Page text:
Alaska moose (Alces alces) hunters have expressed concern that harvest has been challenged by warmer temperatures altering moose behavior and low water levels limiting boat access to hunting areas. The environmental impacts of these changes on moose harvest have not been quantified and are not well understood. Our objective was to assess how environmental conditions impact hunter harvest in Interior Alaska from 2000-2016. We split hunters into categories (local or non-local) and analyzed relationships during 5-day blocks that spanned the moose hunting season. The local harvest model associated high water level with increased harvest during block 4 (peak-harvest) of the hunting season (p = 0.006). A water level increase of 1 m increased daily harvest by 1.5 (p = 0.003). Non-local harvest was significantly different than null models for block 2 (p = 0.001), 3 (p = 0.048), and 4 (p = 0.001), and nearly in block 5 (p = 0.063). The non-local harvest model associated an increase in mean high temperature with reduced harvest in block 2 (p = 0.004) and block 5 (p = 0.037), and an increase in water level with increased harvest in block 3 (p = 0.083), 4 (p = 0.017), and block 5 (p = 0.092). These results reveal that local and non-local hunters are impacted differently by environmental conditions throughout the hunting season. We provided quantitative information on previously untested hypotheses regarding the impacts of dynamic environmental conditions on moose hunter harvest. Our findings provide wildlife managers with new insight on causes of variation in harvest among different user groups.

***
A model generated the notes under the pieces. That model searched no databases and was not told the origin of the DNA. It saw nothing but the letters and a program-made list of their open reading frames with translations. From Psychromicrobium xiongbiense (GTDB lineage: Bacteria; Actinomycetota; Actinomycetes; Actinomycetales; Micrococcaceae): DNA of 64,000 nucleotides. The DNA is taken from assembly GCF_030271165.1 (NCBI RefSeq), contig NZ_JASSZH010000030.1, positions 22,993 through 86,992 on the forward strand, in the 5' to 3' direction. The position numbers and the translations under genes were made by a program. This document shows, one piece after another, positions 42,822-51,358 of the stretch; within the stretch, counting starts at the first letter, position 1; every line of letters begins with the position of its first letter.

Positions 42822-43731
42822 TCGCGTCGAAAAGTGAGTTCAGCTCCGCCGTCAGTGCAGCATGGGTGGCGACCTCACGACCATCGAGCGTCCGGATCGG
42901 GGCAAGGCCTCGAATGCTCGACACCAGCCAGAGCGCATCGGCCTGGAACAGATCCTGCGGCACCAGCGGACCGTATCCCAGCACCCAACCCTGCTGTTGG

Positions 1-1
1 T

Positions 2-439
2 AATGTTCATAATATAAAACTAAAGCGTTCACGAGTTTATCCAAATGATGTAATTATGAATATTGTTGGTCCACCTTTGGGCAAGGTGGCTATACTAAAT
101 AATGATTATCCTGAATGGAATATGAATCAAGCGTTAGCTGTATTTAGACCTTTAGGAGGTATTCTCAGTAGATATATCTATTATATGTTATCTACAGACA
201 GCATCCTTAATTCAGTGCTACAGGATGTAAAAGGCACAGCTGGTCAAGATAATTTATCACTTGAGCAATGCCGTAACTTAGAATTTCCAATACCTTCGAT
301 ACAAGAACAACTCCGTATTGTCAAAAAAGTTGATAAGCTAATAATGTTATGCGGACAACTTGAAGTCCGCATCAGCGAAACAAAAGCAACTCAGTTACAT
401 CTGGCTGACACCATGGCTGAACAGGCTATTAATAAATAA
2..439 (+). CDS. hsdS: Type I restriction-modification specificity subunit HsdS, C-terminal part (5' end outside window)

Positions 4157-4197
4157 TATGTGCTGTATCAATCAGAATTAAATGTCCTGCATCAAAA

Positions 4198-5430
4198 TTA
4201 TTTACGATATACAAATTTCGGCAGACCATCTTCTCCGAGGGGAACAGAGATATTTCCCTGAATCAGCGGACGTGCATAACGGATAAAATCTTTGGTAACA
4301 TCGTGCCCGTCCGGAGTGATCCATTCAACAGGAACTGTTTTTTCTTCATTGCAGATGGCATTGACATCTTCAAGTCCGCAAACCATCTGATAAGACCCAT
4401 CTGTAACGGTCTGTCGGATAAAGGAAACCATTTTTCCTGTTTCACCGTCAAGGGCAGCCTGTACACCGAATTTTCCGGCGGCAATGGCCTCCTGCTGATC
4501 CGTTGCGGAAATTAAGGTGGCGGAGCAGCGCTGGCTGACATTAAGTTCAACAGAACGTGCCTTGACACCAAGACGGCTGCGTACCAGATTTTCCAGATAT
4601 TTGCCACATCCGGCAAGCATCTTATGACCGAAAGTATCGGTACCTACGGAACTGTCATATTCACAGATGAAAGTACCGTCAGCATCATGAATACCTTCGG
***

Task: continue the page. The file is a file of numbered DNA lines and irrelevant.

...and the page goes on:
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Vol. 2020 • No. 2